Volume 2: 1771 Edition of the Encyclopedia Britannica!
Harmony, in music, the agreeable result or union of several musical sounds
heard at one and the same time; or the mixture of divers sounds, which together
have an effect agreeable to the ear.
Harmony of the spheres, or Celestial
Harmony, a sort of music much talked of by many of the ancient philosophers and
fathers, supposed to be produced by the sweetly tuned motions of the stars and
planets. This harmony they attributed to the various proportionate
impressions of the heavenly globes upon one another, acting at proper intervals.
It is impossible, according to them, that such prodigious large bodies, moving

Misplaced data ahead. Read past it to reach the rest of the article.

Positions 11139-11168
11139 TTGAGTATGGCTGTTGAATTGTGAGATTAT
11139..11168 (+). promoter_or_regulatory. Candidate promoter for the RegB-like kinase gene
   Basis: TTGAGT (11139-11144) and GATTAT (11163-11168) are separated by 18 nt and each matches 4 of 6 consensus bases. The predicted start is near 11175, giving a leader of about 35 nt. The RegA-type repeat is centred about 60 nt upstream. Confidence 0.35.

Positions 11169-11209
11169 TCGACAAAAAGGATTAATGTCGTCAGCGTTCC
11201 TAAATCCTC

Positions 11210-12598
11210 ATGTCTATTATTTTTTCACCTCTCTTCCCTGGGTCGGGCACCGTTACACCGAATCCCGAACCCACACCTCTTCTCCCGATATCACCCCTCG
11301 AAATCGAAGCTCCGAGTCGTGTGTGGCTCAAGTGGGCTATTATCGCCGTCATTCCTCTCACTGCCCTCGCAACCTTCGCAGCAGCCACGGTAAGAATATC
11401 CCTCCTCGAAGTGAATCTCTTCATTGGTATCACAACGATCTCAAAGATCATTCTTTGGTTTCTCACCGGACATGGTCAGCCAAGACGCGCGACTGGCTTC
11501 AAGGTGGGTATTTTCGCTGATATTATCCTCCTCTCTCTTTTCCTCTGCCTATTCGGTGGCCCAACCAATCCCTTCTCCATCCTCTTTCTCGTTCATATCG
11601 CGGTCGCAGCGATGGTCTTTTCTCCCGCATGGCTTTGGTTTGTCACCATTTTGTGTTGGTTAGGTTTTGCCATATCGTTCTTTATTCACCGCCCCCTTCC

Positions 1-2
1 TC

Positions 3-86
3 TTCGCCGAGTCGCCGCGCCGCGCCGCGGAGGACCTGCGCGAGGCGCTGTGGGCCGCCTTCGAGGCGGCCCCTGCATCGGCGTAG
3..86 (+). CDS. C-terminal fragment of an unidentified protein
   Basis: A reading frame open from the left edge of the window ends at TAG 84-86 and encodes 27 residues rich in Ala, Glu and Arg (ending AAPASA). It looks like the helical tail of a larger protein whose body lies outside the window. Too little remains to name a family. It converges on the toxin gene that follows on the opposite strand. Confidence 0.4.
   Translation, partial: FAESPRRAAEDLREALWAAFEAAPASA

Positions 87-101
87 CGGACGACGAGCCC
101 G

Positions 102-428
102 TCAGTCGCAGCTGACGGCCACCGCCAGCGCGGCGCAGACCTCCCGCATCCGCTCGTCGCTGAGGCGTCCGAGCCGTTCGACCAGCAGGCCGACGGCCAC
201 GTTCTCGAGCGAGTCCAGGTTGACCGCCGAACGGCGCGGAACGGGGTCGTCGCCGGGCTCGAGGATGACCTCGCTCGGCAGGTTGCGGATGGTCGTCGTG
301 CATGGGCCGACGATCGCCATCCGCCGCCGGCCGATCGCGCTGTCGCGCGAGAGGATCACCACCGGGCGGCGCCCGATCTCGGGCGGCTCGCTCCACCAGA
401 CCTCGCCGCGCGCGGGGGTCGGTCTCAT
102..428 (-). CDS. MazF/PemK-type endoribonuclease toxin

with so much rapidity, should be silent; on the contrary, the atmosphere
continually impelled by them, must yield a set of sounds proportionate to the
impression it receives; consequently, as they do not all run the same circuit,
nor with one and the same velocity, the different tones arising from the
diversity of motions, directed by the hand of the Almighty, must form an
admirable symphony, or concert.
They therefore supposed, that the moon, as being the lowest
of the planets, corresponded to mi; mercury, to fa; venus, to sol; the sun, to
la; mars, to si; jupiter, to ut; saturn, to re; and the orb of the fixed stars,
as being the highest of all, to mi, or the octave.